Tablet magazine ran an article last week about Jewish Renewal. I'm honored to be quoted in that article along with several other people whose voices and perspectives I respect. Some of the material from our interview about which I was personally most excited (talking about Jewish Renewal's "spiritual technologies" e.g. chant, davenology, sage-ing, hashpa'ah / spiritual direction) didn't make it into the piece, but it's a good article and well worth reading. Here's a taste:
While Renewal insiders are proud of the numbers of communities that affiliate with Aleph and with the growing number of students at their rabbinical school, which admitted 25 students in the last year, they also argue that Renewal’s influence can’t be counted in numbers of bodies alone.
Schachter-Shalomi hoped that Renewal would “be a virus.” According to Ingber, he hoped it would “infiltrate and infect as it were as many places as possible.” His legacy, Ingber said, “is that much to the chagrin of his students, he didn’t care about trademarking stuff. Reb Zalman was not a copyright, trademark kind of person,” even if it meant Renewal would not receive due credit.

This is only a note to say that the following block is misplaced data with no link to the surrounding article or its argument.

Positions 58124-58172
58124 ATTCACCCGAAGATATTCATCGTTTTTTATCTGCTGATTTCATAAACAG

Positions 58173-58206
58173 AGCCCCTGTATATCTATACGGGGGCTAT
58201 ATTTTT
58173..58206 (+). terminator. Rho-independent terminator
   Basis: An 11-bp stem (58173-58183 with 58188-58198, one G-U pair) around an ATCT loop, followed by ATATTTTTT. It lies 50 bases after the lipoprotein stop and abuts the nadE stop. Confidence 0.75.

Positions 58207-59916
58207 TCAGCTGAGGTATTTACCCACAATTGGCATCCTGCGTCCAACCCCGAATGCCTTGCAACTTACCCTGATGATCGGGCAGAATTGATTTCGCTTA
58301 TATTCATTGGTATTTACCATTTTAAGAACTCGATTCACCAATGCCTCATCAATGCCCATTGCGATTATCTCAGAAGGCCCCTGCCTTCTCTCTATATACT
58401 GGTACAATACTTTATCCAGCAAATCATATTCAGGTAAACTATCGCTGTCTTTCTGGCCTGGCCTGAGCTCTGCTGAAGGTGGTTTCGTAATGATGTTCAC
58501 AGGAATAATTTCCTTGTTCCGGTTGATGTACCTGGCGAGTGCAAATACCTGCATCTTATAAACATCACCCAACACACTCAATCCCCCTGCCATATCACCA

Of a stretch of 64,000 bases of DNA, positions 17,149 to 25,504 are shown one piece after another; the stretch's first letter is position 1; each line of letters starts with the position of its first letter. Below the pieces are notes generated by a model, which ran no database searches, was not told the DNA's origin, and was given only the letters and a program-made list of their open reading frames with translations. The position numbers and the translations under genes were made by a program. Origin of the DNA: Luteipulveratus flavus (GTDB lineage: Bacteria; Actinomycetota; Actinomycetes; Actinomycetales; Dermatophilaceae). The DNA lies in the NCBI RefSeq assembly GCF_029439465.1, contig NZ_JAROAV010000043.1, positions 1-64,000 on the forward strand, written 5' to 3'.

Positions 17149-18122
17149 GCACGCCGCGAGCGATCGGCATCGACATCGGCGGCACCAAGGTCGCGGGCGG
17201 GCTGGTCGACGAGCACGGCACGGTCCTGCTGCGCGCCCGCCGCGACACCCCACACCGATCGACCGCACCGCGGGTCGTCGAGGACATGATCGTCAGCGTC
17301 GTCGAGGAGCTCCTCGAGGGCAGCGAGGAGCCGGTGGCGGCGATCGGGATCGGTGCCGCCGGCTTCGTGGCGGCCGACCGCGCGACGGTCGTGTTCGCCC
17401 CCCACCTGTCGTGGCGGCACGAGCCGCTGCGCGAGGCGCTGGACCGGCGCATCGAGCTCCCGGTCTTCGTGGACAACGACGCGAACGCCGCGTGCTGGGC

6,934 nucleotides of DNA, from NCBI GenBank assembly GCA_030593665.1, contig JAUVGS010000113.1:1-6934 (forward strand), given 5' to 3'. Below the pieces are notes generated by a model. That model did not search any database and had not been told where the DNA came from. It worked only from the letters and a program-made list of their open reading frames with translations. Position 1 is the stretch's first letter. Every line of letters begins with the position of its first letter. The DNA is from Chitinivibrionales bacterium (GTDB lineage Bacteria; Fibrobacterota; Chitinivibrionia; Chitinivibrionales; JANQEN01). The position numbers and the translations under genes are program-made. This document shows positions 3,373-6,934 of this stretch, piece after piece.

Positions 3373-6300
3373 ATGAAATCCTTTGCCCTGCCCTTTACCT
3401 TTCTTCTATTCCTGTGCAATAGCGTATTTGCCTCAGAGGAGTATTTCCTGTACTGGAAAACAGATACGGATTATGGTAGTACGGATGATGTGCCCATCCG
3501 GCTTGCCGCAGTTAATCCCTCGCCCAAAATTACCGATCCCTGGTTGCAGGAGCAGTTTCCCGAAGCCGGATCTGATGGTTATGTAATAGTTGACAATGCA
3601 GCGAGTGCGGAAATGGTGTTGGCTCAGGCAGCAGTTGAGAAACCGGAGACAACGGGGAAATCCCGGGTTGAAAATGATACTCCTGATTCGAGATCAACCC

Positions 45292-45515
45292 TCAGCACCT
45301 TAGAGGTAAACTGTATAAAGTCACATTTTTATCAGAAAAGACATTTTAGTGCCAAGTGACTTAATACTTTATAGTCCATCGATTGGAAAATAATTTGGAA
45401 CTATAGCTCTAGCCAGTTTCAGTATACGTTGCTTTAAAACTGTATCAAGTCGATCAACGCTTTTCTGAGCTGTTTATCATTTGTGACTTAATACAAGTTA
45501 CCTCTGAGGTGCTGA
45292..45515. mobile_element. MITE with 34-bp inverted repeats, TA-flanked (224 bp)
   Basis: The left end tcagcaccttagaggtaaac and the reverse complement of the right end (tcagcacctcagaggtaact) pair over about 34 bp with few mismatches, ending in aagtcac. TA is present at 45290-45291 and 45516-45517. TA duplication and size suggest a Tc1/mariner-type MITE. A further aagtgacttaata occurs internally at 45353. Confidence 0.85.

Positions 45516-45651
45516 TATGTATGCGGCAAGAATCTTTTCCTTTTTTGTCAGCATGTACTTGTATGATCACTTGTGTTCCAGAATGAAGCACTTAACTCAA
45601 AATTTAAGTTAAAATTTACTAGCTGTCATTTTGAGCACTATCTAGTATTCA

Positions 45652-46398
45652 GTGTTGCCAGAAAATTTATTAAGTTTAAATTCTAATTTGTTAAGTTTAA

As a movement centered around one man’s persona and charisma, Renewal is now at a critical juncture in a post-Reb Zalman era. “Everything that happens now in Renewal on some level was generated by Reb Zalman,” Magid explained. The consensus is that there is nobody who could or should take this place. “His whole upbringing was prewar Europe,” Magid added. “I think that that makes it impossible” for anyone to replace him. Like Carlebach and the Lubavitcher Rebbe, so, too, Schachter-Shalomi: These men bridged old Europe and new America, and nobody can do that anymore.
But if Schachter-Shalomi is irreplaceable, what’s in store for the movement?
Read the whole thing here: Can Jewish Renewal Keep Its Groove On? (I expect you will not be surprised to hear that my answer to that question is a resounding "yes!")